Building COPD care on shaky ground: a mixed methods study from Swedish primary care professional perspective.

https://arctichealth.org/en/permalink/ahliterature290073
Source
BMC Health Serv Res. 2017 07 10; 17(1):467
Publication Type
Journal Article
Research Support, Non-U.S. Gov't
Date
07-10-2017
Author
Sara Lundell
Malin Tistad
Börje Rehn
Maria Wiklund
Åsa Holmner
Karin Wadell
Author Affiliation
Department of Community Medicine and Rehabilitation, Physiotherapy, Umeå University, 901 87, Umeå, Sweden. sara.lundell@umu.se.
Source
BMC Health Serv Res. 2017 07 10; 17(1):467
Date
07-10-2017
Language
English
Publication Type
Journal Article
Research Support, Non-U.S. Gov't
Keywords
Adult
Communication
Cost-Benefit Analysis
Delivery of Health Care - organization & administration
Female
Health Knowledge, Attitudes, Practice
Health Personnel - psychology
Humans
Interviews as Topic
Male
Middle Aged
Primary Health Care
Pulmonary Disease, Chronic Obstructive - therapy
Qualitative Research
Quality of Health Care
Surveys and Questionnaires
Sweden
Abstract
Chronic obstructive pulmonary disease (COPD) is a public health problem. Interprofessional collaboration and health promotion interventions such as exercise training, education, and behaviour change are cost effective, have a good effect on health status, and are recommended in COPD treatment guidelines. There is a gap between the guidelines and the healthcare available to people with COPD. The aim of this study was to increase the understanding of what shapes the provision of primary care services to people with COPD and what healthcare is offered to them from the perspective of healthcare professionals and managers.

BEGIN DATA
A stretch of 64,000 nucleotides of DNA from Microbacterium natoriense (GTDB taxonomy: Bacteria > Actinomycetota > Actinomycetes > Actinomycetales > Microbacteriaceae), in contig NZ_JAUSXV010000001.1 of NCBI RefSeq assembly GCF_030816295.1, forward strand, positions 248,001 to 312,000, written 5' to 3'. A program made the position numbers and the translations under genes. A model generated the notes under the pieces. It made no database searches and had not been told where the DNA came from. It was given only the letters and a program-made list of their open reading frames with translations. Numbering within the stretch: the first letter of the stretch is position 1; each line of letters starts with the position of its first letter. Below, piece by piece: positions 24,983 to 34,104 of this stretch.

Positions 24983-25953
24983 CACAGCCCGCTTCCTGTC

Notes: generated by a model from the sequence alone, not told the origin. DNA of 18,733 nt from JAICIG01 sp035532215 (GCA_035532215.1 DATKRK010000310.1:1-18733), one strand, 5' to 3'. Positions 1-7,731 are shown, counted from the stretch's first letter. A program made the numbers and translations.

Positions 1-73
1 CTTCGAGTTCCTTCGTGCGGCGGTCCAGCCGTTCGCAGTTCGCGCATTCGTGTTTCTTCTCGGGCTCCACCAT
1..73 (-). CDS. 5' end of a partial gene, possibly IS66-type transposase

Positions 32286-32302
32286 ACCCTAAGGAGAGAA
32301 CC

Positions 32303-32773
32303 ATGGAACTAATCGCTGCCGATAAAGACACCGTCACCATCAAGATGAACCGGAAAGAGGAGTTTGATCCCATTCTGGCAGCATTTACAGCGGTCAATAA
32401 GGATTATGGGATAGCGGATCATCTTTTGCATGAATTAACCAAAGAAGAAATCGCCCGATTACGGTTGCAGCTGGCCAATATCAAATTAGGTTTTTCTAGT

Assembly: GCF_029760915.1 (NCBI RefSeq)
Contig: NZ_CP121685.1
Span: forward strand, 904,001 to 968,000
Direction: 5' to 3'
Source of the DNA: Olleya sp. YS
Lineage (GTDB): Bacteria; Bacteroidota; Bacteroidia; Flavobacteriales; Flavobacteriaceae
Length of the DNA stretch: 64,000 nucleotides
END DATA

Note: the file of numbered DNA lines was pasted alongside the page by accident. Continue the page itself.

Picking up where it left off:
The study was conducted in primary care in a Swedish county council during January to June 2015. A qualitatively driven mixed methods design was applied. Qualitative and quantitative findings were merged into a joint analysis. Interviews for the qualitative component were performed with healthcare professionals (n = 14) from two primary care centres and analysed with qualitative content analysis. Two questionnaires were used for the quantitative component; one was answered by senior managers or COPD nurses at primary care centres (n = 26) in the county council and the other was answered by healthcare professionals (n = 18) at two primary care centres. The questionnaire data were analysed with descriptive statistics.
The analysis gave rise to the overarching theme building COPD care on shaky ground. This represents professionals driven to build a supportive COPD care on 'shaky' organisational ground in a fragmented and non-compliant healthcare organisation. The shaky ground is further represented by uninformed patients with a complex disease, which is surrounded with shame. The professionals are autonomous and pragmatic, used to taking responsibility for their work, and with limited involvement of the management. They wish to provide high quality COPD care with interprofessional collaboration, but they lack competence and are hindered by inadequate routines and lack of resources.
There is a gap between COPD treatment guidelines and the healthcare that is provided in primary care. To facilitate implementation of the guidelines several actions are needed, such as further training for professionals, additional resources, and improved organisational structure for interprofessional collaboration and patient education.
Notes
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PubMed ID
28693473 View in PubMed
Less detail

Canadian practice assessment in chronic obstructive pulmonary disease: respiratory specialist physician perception versus patient reality.

https://arctichealth.org/en/permalink/ahliterature114458